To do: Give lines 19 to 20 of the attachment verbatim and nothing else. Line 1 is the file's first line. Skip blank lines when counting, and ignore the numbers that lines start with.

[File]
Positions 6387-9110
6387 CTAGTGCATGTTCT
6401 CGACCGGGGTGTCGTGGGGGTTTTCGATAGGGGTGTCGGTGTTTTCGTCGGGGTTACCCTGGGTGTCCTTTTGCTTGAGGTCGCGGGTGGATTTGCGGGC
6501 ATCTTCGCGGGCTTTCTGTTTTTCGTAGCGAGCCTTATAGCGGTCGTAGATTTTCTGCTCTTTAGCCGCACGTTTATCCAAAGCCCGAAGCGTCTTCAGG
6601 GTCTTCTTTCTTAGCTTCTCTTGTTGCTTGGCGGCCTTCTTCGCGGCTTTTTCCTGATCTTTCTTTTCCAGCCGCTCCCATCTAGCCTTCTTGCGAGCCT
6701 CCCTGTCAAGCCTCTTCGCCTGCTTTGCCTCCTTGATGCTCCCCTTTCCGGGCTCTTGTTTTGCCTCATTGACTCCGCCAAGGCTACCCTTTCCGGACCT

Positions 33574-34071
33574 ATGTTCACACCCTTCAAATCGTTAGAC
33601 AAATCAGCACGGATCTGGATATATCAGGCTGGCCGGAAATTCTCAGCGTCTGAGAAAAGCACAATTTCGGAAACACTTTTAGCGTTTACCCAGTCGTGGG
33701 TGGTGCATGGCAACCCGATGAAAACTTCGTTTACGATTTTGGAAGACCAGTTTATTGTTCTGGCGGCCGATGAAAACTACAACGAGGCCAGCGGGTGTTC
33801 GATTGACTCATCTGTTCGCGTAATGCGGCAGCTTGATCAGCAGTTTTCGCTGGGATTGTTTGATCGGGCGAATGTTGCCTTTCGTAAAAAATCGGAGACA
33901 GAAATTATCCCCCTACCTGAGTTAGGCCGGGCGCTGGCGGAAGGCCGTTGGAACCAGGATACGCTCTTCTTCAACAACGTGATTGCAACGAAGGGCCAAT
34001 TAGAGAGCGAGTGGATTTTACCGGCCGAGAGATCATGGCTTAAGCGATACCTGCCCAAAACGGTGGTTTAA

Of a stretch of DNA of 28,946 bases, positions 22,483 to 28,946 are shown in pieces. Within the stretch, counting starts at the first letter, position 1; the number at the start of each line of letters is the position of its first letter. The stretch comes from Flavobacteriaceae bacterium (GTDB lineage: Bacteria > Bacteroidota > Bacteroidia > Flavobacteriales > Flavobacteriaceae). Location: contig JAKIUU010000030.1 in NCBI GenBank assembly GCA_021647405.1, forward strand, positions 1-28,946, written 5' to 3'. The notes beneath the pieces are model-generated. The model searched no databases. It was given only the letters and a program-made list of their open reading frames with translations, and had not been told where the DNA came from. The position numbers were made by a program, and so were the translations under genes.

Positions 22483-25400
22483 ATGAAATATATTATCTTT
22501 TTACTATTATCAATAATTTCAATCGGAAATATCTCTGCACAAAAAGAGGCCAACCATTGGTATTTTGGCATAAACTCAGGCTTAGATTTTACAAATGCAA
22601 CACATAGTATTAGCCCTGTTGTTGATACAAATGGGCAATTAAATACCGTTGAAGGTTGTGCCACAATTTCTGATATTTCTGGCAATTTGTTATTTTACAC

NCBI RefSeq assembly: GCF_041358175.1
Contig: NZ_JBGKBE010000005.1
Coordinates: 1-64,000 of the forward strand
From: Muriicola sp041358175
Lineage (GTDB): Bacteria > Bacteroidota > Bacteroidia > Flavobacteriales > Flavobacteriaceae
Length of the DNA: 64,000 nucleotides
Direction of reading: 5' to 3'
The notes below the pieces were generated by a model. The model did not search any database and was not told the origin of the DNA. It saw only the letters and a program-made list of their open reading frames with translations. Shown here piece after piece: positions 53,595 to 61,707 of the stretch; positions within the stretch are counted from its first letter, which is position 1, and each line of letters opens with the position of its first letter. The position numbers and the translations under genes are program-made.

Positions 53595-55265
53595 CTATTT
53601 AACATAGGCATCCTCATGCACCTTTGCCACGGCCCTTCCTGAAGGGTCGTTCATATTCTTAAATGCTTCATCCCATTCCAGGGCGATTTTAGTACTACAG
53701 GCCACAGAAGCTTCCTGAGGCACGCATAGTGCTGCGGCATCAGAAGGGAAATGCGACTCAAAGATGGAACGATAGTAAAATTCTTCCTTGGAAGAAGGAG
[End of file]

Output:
NCBI RefSeq assembly: GCF_041358175.1
Contig: NZ_JBGKBE010000005.1